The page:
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Imperfect Institutions

Possibilities and Limits of Reform

Thráinn Eggertsson

The emergence of New Institutional Economics toward the end of the twentieth century profoundly changed our ideas about the organization of economic systems and their social and political foundations. Imperfect Institutions explores recent developments in this field and pushes the discussion forward by allowing for incomplete knowledge of social systems and unexpected system dynamics and, above all, by focusing explicitly on institutional policy. Empirical studies extending from Africa to Iceland are cited in support of the theoretical argument. In Imperfect Institutions Thráinn Eggertsson extends his attempt to integrate and develop the new field that began with his acclaimed Economic Behavior and Institutions (1990), which has been translated into six languages. This latest work analyzes why institutions that create relative economic backwardness emerge and persist and considers the possibilities and limits of institutional reform. Thráinn Eggertsson is Professor of Economics at the University of Iceland and Global Distinguished Professor of Politics at New York University. Previously published works include Economic Behavior and Institutions (1990) and Empirical Studies in Institutional Change with Lee Alston and Douglass North (1996).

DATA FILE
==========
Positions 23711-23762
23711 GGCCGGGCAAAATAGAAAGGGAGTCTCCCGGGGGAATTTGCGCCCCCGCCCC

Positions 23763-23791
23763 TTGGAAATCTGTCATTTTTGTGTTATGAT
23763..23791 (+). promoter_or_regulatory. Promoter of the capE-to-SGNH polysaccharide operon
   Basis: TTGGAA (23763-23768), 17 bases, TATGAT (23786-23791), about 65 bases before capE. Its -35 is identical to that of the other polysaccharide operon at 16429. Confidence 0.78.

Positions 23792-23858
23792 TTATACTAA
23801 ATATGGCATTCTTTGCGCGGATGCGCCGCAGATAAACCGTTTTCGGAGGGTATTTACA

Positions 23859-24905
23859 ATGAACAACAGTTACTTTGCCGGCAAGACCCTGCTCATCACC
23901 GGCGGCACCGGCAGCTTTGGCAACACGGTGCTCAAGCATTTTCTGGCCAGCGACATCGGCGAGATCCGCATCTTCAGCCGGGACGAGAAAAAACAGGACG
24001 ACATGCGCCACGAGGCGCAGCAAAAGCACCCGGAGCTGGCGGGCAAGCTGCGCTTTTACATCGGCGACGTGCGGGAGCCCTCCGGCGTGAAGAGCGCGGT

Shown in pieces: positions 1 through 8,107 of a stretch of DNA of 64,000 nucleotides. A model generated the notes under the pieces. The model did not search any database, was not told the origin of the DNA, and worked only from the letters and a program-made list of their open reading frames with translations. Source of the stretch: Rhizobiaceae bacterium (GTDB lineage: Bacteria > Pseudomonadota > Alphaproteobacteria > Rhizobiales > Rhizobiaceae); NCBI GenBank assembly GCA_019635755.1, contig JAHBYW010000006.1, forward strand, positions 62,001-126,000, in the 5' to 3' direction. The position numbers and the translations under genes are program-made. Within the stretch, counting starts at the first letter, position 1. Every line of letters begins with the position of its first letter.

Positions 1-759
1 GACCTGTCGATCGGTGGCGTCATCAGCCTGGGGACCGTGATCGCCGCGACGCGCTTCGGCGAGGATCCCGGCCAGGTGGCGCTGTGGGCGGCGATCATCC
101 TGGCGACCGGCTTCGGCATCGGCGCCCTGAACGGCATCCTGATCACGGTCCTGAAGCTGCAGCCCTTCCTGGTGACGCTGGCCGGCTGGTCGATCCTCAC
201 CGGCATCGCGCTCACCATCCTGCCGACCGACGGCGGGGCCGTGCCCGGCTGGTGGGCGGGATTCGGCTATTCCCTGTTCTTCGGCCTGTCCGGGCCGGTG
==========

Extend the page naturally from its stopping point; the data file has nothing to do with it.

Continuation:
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Increasing Returns and Path Dependence in the Economy

W. Brian Arthur

This book brings together Professor Arthur’s pioneering article and provide a comprehensive presentation of his exciting vision of an economics that incorporates increasing returns. After a decade of resistance from economists, these ideas are now being widely discussed and adopted, as Kenneth Arrow recounts in his foreword. In fundamental ways they are changing our views of the working economy.